Because of this "changling" capacity of influenza viruses, there is a world-wide network which monitors all of the influenza cases which appear in the world! Anytime there appears to be an influenza epidemic beginning somewhere, the culprit virus is identified, isolated, purified, and vaccine prepared against it. And, stocks of the virus are kept for future reference, to allow quicker production of vaccine, the next time this "changling" appears. There are records kept of the rate-of-change that influenza viruses undergo, to try and help predict when, and which kind of, an influenza virus "changling" may appear. You may wish to examine a site which has all kinds of information about the different viruses, so, take a look at: Complete Virology Information, Tulane. And, you may wish to examine The World Health Organization's (WHO) Page on Disease Outbreaks around the world - including WHO influenza surveillance activities.
I expect that you are aware of the recent concern about a new strain of Influenza virus Type A - H5N1 - which emerged in Hong Kong, China. The acronym, H5N1, stands for: Hemagglutinin type 5 and Neuraminidase type 1 (genetic types associated with proteins within the outer coat of the virus which are required for the virus to be able to infect a cell).
This strain of virus is apparently directly transmissable from birds (chicken) to humans. In certain cases, a human strain of Influenza virus Type A can infect a pig... and the pig may also simultaneously be infected by a pig strain (swine). Under this circumstance, the two strains of virus can swap some genetic information - which can lead to a new, emerging strain which is capable of infecting humans,e.g., a particular strain of "swine flu" . Similarly if a bird (avian) strain of Influenza virus Type A infects a pig and if the pig is also infected with a human strain of Influenza virus Type A, under this circumstance, genetic material can be exchanged between these two virus strains.. the human strain can acquire new characteristics (from the bird virus) and present a new, emerging strain which humans have not before encountered.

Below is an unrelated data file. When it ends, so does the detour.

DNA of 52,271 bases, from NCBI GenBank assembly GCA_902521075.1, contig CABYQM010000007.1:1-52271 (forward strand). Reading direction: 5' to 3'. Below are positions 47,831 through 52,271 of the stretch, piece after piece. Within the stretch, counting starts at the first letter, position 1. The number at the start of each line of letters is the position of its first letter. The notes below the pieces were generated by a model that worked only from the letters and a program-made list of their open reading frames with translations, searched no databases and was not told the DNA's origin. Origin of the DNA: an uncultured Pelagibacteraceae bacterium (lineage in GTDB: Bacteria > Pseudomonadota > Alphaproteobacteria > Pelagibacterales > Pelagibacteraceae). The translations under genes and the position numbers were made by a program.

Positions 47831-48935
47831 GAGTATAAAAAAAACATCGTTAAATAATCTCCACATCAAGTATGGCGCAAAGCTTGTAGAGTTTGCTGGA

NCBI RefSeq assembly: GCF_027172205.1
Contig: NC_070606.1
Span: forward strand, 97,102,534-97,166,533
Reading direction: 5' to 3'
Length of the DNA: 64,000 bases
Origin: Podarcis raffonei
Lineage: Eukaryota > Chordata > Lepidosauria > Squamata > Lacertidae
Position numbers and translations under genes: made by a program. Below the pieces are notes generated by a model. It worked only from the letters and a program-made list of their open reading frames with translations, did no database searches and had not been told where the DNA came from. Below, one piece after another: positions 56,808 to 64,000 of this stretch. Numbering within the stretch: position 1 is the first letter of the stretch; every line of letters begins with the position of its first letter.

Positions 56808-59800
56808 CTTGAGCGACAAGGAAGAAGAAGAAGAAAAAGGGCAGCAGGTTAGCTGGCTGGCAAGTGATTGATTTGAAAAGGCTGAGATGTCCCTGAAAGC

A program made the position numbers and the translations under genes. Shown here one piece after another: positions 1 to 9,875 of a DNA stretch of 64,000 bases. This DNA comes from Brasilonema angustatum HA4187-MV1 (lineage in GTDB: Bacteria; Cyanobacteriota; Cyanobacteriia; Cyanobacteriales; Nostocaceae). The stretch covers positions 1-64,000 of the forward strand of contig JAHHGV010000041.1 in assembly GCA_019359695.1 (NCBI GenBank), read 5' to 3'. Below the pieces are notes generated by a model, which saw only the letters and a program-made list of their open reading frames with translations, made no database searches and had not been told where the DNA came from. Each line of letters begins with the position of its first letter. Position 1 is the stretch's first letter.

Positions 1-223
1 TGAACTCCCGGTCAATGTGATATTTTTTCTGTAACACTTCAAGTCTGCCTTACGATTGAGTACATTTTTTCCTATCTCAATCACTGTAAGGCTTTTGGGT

The issue with the recent occurrence in Hong Kong, is that there appears to be a directly-transmissable Influenza virus Type A from birds to humans, without the usual requirement that a pig or some other domestic animal be an intermediate to allow for genetic material exchange. Please see: The World Health Organization's comments on H5N1 and other Influenza strains, and Some Additional Influenza Facts. In addition, the following site offers an excellent review of the virus family, Orthomyxoviridae to which Influenza virus Types A/B/C belong. Please see: Myxoviruses by Dr. Alan Cann, Department of Virology and Immunology, University of Leicester, United Kingdom.
Always check with your physician/health-care provider, to determine if
you, or those important to you, may be at particular risk if influenza is
contracted. The deaths which occurred during and after the years of World
War I (20-million world-wide), that were caused by influenza, far
exceeded the loss of life due to the war itself. Therefore, talk to your
physician/health-care provider for advice about whether or not you are a
candidate for immunization. Also, if the "flu" is
contracted, be sure to avoid administering fever-reducing medication which
contains salycilates (Aspirin) to children. There is the possibility of
acquisition of a neurologic condition known as Reye's syndrome if children
receive salycilates when infected with Influenza virus Type A